November 26, 2005

Check Cashing Kiosks and Bill Pay

Cashing checks at kiosks in Convenience Stores is significant source of revenue.

original story on selfserviceworld

Self Service World News

The check stops here

Most c-stores cash checks, but providing that service at the counter can be a double-edged sword. While check-cashing offers an additional revenue stream, it also pulls clerks away from assisting other customers and increases the amount of time customers have to wait in line.

Offering check-cashing services is still worth the headache, though, according to Joe Harris, general manager of Hamburg, N.Y.-based ANS Marketing LLC, which provides ATM systems, service and transaction-processing to c-stores and other retailers.

Harris said that during tax-return season, c-stores could cash several million dollars in checks over the course of one month. Cashing those checks is a great source of revenue, he added, since the average return is $300 and the c-store charges a percentage or flat fee to cash each check.

The day-to-day business of cashing checks is profitable also. According to The Center for Financial Services Innovation, a Chicago-based organization that researches financial service offerings for underbanked consumers, 28 percent of those who receive Social Security and disability benefits in Chicago, Miami, Los Angeles, New York, Baton Rouge, La., and Greenville and Spartanburg, S.C., cash their benefit checks at grocery stores.

CFSI notes in its report Retailers as Financial Services Providers: The Potential and Pitfalls of This Burgeoning Channel, which was released in May: Check cashing is an important service for many un- and underbanked consumers, and retailers have long played a role in providing this service. Retailers see a market that is willing to pay fees to cash checks, is drawn to convenience and may not feel comfortable with banks or chooses not to form a banking relationship.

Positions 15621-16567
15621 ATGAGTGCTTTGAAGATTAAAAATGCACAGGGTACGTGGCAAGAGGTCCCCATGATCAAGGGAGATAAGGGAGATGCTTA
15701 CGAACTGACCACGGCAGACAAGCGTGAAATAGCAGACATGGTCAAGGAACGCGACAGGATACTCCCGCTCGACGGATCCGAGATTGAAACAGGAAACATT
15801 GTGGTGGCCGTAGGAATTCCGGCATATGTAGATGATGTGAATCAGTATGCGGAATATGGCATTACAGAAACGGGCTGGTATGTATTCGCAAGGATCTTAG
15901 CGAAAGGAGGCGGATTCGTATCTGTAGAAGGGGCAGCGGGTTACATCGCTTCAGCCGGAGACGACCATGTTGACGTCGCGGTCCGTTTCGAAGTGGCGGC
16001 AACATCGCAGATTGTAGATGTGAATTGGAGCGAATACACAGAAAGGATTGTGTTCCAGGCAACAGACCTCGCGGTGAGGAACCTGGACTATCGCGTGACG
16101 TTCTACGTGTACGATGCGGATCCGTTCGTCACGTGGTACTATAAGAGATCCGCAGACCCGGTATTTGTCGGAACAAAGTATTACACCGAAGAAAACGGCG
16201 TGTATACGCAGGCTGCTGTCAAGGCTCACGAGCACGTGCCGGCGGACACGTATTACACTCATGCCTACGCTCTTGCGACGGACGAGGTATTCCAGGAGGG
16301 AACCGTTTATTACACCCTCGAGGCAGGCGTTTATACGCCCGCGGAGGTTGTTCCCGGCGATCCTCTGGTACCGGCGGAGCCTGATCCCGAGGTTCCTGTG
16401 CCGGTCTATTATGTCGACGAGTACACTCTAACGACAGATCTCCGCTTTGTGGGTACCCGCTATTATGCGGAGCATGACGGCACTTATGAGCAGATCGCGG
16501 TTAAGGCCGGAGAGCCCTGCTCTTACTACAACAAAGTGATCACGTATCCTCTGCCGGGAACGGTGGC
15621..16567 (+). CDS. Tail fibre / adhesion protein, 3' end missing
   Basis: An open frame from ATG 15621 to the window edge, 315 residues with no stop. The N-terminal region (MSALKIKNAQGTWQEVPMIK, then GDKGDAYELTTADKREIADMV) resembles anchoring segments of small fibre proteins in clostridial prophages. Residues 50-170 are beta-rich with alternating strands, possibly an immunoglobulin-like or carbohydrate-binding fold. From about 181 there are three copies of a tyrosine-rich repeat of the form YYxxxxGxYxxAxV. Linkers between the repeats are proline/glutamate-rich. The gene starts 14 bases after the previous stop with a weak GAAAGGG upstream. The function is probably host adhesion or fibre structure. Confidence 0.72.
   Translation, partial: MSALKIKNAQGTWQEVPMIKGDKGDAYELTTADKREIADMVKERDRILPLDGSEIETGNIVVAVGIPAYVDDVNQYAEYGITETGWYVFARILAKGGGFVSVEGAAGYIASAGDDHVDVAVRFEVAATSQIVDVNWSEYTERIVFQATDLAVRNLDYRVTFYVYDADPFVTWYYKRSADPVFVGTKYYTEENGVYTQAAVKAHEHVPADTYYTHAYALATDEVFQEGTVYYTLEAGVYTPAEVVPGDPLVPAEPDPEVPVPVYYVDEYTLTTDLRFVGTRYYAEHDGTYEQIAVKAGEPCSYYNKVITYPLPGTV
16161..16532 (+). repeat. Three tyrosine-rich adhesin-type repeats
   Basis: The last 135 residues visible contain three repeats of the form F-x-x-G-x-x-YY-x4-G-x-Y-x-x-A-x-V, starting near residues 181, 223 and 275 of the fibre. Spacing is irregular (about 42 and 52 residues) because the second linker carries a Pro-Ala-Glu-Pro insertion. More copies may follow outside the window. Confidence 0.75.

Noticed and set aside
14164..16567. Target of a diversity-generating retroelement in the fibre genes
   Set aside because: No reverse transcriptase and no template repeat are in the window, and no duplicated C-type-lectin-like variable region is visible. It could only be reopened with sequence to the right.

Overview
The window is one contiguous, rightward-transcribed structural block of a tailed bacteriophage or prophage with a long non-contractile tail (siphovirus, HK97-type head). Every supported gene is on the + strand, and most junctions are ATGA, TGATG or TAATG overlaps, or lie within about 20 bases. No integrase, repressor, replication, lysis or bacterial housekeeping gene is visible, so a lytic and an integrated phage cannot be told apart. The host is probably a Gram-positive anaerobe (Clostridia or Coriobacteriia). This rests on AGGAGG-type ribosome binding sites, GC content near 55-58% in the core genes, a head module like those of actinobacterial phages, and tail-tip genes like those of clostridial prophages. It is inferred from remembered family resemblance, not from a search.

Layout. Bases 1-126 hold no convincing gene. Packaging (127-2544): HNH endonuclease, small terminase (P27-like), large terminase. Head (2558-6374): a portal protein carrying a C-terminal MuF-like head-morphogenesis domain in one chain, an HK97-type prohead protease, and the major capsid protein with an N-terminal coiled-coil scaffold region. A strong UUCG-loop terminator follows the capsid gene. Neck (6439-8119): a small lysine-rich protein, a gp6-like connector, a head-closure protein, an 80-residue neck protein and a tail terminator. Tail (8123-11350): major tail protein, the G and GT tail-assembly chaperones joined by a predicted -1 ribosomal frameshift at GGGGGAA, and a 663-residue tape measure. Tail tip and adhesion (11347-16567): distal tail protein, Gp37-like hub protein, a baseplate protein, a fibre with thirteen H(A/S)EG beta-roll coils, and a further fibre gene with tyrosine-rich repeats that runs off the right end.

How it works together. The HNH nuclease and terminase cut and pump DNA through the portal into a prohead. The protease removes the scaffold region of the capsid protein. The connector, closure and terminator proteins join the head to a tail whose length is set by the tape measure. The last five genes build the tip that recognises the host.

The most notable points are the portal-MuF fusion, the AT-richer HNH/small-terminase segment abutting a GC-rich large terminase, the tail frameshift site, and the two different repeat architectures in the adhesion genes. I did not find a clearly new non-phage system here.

Handle with care

C-store operators have tried to automate check-cashing services, with mixed results. Early in the automation revolution, many experimented with check-cashing at the ATM a solution that had some faults.

If you put check-cashing services onto the ATM, then you havent solved the problem of people waiting in line, Harris said. If people have to wait in line to use the ATM, they arent likely to come back to your store. Theyll go somewhere else because using your ATM isnt convenient. And the last thing you want to do is have somebody become upset because they went into your store for convenience and couldnt get it.

Tammie Kuhn, formerly of Western Reserve Group Inc., an ATM manufacturer in Willoughby, Ohio, said additional services at the ATM arent usually profitable for retail operators. Bill-payment and check cashing at the ATM, in my opinion, are bad, she said. The lines are too long. Its better to have a kiosk and an ATM side-by-side.

Harris agreed. In fact, his company and Louisville, Colo.-based Kiosk Information Systems Inc. expect to release several customer-customized, check-cashing kiosks in September. They are designed to stand alone or beside an ATM.

There are a number of motivations for c-store owners to have check-cashing kiosks that offer self-service, Harris said. First and foremost, using the kiosk takes the responsibility away from the clerk and keeps the clerk from being tied up.

Posted by keefner at November 26, 2005 02:54 AM